Watching East Africa’s Energy Access Sector Grow: Views from Rwanda

These last few weeks of 2019 have been full of meeting inspiring innovators and engaging eager students across East Africa. I don’t take for granted the opportunity to chat with so many bright minds, and I continue to motivated by how much interest in and need for research I see across the region.

This November I had the chance to visit lush, stunning Rwanda. It is deep with complex history and ripe with innovation. My research team is exploring opportunities for utility-scale and distributed technologies to work together in an integrated fashion to improve the utility’s reach to last mile consumers. So I was in Rwanda to visit a company that’s experimenting with containerized solutions for rural business and localized power generation. Visiting a village deep in Northern Rwanda I learned that containerized hydropower for instance, significantly reduces the cost and complexity of installation and operations and can act as a convening force for small-business. Traveling across Northern and Eastern Rwanda I met young folks operating systems and designing new containerized business ideas and left truly inspired by all the ideas turning into reality.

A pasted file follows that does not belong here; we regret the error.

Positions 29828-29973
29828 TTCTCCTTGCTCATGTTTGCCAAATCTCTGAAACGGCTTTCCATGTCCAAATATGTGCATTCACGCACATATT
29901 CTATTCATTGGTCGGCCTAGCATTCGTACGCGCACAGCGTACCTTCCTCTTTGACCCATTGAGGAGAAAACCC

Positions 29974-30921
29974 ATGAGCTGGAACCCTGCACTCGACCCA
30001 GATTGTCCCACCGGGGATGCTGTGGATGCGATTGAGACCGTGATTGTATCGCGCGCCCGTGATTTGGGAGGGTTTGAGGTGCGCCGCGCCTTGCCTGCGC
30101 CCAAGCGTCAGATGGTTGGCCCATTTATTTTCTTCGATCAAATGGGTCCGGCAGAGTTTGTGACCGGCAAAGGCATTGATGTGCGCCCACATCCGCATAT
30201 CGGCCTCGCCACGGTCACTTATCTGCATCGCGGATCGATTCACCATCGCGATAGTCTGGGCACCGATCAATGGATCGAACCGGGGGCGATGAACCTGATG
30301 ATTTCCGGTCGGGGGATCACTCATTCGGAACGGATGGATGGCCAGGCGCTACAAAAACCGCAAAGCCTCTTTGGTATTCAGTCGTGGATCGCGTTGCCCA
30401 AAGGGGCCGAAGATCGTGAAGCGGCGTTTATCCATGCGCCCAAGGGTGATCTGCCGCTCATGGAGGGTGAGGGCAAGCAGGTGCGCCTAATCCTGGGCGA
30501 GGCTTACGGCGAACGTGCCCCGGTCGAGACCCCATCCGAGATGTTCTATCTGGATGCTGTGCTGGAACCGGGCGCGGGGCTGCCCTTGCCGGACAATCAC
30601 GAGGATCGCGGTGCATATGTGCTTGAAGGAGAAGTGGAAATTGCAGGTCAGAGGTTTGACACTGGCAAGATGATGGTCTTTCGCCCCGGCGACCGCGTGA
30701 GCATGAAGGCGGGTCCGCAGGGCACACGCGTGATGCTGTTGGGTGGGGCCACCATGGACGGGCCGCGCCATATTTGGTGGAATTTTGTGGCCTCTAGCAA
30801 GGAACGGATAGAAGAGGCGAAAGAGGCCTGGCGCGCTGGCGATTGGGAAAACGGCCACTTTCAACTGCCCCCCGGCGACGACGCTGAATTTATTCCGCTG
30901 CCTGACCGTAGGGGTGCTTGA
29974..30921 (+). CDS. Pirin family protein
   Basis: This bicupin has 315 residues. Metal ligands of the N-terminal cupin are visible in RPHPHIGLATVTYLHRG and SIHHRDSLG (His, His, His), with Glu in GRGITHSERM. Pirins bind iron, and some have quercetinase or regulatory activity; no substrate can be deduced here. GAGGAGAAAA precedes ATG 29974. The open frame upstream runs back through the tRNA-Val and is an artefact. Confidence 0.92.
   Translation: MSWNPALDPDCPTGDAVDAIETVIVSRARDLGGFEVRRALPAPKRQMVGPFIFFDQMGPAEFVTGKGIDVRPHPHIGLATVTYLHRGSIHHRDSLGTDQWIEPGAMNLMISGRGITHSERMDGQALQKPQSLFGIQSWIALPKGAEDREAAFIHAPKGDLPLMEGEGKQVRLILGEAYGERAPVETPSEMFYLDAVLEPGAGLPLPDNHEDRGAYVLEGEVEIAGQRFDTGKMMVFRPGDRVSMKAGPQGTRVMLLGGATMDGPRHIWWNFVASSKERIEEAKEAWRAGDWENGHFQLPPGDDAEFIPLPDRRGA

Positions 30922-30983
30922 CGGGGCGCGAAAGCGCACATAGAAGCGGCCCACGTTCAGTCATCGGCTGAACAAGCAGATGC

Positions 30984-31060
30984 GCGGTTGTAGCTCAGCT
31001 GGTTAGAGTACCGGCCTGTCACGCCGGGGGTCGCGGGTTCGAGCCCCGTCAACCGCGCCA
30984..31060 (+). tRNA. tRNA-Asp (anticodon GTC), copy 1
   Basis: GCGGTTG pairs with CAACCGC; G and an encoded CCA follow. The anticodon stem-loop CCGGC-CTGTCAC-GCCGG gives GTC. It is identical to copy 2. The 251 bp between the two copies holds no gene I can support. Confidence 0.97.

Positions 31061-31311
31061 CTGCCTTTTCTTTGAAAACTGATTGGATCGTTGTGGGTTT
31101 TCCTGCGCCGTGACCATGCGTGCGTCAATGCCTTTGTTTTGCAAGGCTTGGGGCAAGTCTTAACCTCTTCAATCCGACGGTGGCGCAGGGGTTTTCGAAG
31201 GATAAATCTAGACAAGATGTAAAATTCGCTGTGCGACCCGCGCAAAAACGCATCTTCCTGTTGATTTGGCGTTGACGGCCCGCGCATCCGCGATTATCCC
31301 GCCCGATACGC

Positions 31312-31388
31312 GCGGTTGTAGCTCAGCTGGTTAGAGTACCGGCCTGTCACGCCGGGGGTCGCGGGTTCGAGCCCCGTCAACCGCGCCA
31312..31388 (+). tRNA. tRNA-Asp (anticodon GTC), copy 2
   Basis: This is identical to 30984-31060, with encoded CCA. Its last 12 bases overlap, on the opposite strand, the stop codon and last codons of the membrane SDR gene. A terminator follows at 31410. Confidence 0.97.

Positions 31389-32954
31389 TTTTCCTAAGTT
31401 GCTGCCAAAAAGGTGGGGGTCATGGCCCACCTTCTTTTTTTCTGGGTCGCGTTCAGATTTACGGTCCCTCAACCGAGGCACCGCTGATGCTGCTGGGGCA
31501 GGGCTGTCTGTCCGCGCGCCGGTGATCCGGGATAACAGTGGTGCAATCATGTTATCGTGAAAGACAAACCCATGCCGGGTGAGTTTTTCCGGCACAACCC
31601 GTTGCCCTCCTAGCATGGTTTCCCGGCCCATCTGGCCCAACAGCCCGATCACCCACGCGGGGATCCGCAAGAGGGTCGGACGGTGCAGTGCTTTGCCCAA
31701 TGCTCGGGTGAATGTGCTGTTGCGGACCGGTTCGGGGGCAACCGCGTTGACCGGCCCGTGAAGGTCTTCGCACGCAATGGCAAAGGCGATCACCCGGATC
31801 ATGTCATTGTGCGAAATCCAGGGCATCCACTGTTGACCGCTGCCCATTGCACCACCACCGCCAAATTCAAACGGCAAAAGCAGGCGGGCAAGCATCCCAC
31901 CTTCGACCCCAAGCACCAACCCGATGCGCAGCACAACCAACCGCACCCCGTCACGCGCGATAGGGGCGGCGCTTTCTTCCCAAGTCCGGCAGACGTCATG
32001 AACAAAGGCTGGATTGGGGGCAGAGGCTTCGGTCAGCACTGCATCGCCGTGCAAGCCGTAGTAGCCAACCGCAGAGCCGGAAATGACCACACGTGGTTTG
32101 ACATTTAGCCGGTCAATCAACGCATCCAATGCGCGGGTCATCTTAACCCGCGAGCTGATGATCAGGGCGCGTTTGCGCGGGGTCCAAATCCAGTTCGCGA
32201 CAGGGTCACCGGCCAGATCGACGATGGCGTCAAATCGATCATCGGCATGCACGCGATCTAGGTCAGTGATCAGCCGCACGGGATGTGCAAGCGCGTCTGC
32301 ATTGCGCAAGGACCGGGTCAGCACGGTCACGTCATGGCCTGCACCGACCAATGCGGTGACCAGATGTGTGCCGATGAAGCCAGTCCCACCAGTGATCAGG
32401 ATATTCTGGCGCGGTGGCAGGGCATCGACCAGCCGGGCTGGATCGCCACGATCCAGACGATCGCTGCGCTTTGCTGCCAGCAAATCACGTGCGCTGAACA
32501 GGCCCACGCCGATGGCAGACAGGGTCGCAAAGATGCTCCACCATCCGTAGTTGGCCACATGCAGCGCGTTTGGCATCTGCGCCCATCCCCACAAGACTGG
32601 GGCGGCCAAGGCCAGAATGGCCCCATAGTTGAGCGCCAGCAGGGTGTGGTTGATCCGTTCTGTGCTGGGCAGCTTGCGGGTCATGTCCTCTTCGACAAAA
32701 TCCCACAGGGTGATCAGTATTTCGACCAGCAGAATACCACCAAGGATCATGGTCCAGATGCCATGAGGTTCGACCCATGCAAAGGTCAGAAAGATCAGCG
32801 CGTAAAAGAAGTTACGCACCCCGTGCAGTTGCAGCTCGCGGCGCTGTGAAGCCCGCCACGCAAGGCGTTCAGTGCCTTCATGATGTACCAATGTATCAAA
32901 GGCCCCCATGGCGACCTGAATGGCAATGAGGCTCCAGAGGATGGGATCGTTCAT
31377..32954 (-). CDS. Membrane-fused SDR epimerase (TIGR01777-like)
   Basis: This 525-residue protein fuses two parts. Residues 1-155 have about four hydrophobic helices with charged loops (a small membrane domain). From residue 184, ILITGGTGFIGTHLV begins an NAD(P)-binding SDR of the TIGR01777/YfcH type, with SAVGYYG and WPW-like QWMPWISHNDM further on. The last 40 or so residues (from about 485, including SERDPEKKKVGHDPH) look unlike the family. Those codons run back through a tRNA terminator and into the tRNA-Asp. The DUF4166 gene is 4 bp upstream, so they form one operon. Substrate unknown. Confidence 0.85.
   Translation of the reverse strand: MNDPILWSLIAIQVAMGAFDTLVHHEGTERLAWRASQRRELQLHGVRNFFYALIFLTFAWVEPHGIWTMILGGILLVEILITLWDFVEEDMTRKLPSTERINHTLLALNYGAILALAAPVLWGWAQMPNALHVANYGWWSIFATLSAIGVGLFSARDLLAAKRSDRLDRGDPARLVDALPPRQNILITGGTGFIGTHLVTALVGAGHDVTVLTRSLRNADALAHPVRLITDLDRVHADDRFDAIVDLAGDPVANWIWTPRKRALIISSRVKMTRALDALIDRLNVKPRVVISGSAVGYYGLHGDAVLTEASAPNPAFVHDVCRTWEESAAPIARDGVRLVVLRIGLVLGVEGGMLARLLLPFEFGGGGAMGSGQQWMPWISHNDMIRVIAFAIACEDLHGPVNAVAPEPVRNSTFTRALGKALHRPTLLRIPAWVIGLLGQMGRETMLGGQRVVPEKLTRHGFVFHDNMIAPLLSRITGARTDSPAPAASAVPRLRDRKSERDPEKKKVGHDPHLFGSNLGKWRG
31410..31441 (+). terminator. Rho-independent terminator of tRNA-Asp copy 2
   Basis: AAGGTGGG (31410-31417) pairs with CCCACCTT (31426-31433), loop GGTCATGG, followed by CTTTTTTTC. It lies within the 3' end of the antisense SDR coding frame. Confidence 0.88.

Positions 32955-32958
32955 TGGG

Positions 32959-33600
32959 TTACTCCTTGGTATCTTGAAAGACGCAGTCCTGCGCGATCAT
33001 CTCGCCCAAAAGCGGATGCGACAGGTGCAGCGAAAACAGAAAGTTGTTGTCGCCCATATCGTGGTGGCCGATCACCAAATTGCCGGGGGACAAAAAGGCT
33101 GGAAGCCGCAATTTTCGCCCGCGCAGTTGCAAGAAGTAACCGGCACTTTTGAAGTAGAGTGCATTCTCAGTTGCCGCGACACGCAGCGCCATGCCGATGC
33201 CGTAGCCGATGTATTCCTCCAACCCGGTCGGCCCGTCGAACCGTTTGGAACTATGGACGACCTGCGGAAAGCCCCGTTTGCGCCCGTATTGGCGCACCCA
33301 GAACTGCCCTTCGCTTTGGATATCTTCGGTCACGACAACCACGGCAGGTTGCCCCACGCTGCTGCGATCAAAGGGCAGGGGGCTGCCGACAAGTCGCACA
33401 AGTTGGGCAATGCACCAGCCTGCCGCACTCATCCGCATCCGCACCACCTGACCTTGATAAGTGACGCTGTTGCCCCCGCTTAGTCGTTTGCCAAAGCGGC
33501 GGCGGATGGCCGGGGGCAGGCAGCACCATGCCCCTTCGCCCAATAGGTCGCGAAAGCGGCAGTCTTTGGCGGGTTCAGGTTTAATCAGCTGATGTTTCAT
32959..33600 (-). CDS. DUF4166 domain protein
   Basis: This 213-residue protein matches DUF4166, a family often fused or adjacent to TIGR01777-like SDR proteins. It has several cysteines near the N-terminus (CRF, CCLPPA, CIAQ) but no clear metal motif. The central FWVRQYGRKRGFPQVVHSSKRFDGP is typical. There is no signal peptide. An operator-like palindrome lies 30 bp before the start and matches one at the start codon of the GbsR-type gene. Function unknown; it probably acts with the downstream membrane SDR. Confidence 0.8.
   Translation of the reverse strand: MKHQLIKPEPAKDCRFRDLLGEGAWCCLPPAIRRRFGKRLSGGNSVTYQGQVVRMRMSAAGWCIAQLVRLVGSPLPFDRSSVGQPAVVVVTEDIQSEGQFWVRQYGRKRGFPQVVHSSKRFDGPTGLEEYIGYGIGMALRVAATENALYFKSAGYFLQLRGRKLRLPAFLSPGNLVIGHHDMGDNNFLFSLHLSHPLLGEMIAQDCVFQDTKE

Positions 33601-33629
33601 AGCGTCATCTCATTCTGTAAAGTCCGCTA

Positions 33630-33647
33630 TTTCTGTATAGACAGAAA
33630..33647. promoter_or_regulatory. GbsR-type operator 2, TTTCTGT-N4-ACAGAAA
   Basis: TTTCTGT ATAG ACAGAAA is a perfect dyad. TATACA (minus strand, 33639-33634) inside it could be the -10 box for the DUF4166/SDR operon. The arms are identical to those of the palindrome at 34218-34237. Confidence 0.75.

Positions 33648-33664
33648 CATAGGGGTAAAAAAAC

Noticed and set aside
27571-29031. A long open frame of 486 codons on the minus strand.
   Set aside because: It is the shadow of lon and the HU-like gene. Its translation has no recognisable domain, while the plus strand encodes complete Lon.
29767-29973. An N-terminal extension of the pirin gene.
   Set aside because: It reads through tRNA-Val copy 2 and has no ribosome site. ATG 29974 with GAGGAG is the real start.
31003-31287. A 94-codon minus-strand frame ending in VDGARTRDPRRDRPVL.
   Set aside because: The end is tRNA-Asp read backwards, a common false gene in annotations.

Later on in November I had the chance to put some of our latest research findings from a different exercise to good use as the Keynote Speaker at Shortlist’s inaugural Nairobi Networking Night. Shortlist is a fantastic recruitment program based in Kenya that helps connect recent graduates to industry job opportunities and vice versa. I was invited to talk about what the primary data we collected shows us about the skills gaps in the energy access sector in Kenya, and what can be done to help bridge those gaps. After the talk I stayed chatting with folks till the place closed… I again left feeling so energized by all the passion in the room and seeing the direct ways in which access to information can support job placement in the sector, which needs recruitment support and capacity development so critically.

This month I also moderated a panel at Strathmore University, about the value of gender balance to companies working in energy access, and later on spoke with over a hundred engineering students at the Technical University of Kenya about the status of renewable energy development in the country. Research, time and time again, has served as my channel for connecting with students, innovators, entrepreneurs, companies and institutions that each benefit from access to data, and, in some small way, to be the connective tissue between them. I am looking forward to what 2020 brings for our research team so that we can keep creating impact for East Africa.